U.S. Intellectual History Blog

Tim’s Light Reading (1/20/2010)

1. The Marketplace of Ideas: Louis Menand’s new book—subtitled Reform and Resistance in American Universities—is getting a fair amount of attention. Here’s a solid review in Slate.com, but I’ve seen other excellent reflections here (WSJ, Wilfred McClay) and here (Bookforum, Jessica Loudis).

2. Dissent’s “Intellectuals and Their America”: I’m very interested in this forum but have not yet had the time to explore it fully. Have you? Feel free to color my reading.

3. Graduate-level Liberal Arts—In Business Schools: So the NYT has unintentionally(?) documented the sorry state of liberal arts education in America by showing how a liberal arts mindset has to be remedially taught in graduate professional school. Maybe this foreshadows a burgeoning market for un/under-employed humanities PhDs?!

4. An Addition to the Annals of African-American Intellectual History: My online colleague Sharon Williams, editor of The Chicago History Journal (a weblog), has relayed some of the biography of the literary critic, Chicagoan, and former Duke University professor Kenny J. Williams (1927-2003).

5. An Upcoming Conference on Neoliberalism: My home institution, UIC, is planning a conference on neoliberalism courtesy of Walter Benn Michaels. I’m planning to attend, so let me know if you’ll be there too.

6. Common Education Standards for Schools: E.D. Hirsch reflects on the weaknesses of the Common Core Standards Initiative sponsored by the National Governors Association and the Council of Chief State School Officers. This initiative applies to college/university professor types because it deals with college readiness. And Hirsch believes a major weakness to be the lack of content standards—much of which deals directly with history, or at least historical topics.

7. Butler’s Critical Americans: The October 2009 issue of the Journal of the Gilded Age and Progressive Era (Vol. 8, no. 4) contains a review of Leslie Butler‘s Critical Americans: Victorian Intellectuals and Transatlantic Liberal Reform. The reviewer is Christopher McKnight Nichols.

8. Anti-intellectualism and Ignorance Today: This conspiracy-theory video on Obama, Catholicism, and domestic politics shows why we need to study intellectual history in America. I’ve never seen so much ignorance packed into a 3:36 minute clip. Wow.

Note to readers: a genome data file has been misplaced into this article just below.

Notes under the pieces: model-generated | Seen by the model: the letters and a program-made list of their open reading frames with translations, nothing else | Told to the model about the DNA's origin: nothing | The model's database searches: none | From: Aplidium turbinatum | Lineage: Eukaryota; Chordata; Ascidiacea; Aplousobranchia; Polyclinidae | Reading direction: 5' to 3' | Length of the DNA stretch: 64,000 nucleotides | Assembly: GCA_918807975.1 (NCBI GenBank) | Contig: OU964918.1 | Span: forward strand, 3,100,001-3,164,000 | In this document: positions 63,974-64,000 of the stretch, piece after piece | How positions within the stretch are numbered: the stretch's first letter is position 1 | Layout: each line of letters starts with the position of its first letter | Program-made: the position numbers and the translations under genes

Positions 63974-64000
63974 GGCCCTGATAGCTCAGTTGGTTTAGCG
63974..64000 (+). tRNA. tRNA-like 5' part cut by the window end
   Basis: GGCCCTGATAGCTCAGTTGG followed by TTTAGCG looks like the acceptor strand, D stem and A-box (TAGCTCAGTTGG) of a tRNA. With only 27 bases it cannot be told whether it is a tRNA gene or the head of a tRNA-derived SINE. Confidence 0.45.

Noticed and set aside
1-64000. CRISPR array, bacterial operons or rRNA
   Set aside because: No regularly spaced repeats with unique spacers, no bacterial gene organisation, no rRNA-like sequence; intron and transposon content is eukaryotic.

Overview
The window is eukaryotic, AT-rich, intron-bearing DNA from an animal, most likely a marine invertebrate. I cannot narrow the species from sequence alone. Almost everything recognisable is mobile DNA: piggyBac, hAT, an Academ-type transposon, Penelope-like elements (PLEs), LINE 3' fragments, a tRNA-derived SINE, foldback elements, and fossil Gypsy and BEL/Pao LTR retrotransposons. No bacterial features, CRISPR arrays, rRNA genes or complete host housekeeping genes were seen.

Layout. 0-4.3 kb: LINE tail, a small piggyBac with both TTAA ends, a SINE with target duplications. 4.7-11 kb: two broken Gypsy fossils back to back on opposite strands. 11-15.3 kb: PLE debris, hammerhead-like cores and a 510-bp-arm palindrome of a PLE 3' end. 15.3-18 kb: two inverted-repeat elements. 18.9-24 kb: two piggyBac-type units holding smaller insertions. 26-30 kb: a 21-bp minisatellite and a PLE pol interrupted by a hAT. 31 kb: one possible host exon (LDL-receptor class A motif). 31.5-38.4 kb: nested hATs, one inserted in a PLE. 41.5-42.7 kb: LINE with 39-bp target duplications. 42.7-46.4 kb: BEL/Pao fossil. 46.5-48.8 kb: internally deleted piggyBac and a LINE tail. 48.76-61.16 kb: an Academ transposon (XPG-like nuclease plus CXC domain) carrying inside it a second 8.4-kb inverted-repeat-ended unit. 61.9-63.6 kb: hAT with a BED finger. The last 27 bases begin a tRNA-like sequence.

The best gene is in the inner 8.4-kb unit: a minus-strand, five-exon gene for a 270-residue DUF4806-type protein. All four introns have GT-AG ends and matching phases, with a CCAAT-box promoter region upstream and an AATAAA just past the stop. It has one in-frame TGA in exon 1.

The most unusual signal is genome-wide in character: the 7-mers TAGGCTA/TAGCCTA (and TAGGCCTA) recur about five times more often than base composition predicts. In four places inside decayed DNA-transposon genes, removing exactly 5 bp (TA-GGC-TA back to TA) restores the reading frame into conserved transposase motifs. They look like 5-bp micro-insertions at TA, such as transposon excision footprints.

9. For Fun: What type—meaning font—are you? The password is “character.” I came up Expanded Antique; here’s a sample.

5 Thoughts on this Post

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  1. Tim – Great list, as always. If you get a chance, tell us more about what you think of the business-school/liberal arts article from the Times. Though you jest, I actually think you are on to something about how it opens up a new angle on the recent torrent of academic job crisis articles and blog posts in recent weeks. Particularly in terms of spelling out more clearly not only the economic, but also the ideological and institutional dimensions of the crisis.

  2. Andrew: Looking forward to it. By the time you post I may have read it too. 🙂

    Michael: The B-school multicultural-critical angle may help historians in two ways: (a) by opening up potential adjuncting jobs for hybrid business-humanities courses taught by historians, or (b) by creating a larger demand for humanities majors. On the first, considering the extent to which the neoliberal ethic has pervaded university management, I don’t foresee any f-t/t-t openings. On the second, I do think the article speaks to a crisis in admissions criteria for B schools. They need to think beyond selecting from undergrad business, finance, and economics majors when trying to decide who might succeed in the business world. – TL

  3. And here’s a Chronicle story on infusing the ~undergrad~ business major with more liberal arts. So now we have reports of all levels of business students needing more liberal arts, but more history, English, and philosophy PhDs looking for work. Can you say disconnect?! – TL

  4. Thoughts on another fine list….

    1) I, too, had read the Dissent forum and was trying to find the time to blog on it. I may just settle for commenting on Andrew’s fine post.

    2) The conclusion from Wilfred McClay’s review of Menand’s book seems rather tendentious to me (though I doubt it did to most of his WSJ readers), but perhaps that just indicates that I’m the sort of person he’s criticizing 😉 :

    It is not hard to see the same challenges at work in our own time. Not hard, that is, unless one has first signed on to the view that the West faces no intractable conflict in the world and that assimilation to a common Western culture is a form of oppression. But of course, the existence of such dogmas is precisely what is different about the situation faced by advocates of general education today..

    ….though to be fair to myself–and McClay–I do see the challenges of creating a gen ed curriculum that were at work in the mid-20C at work in our own time, despite having a hard time conceptualizing something called “the West” which is involved in an intractable international conflict best dealt with by assimilating others.

    3) I’m apparently, New Alphabet….though I can’t say I much like that font!

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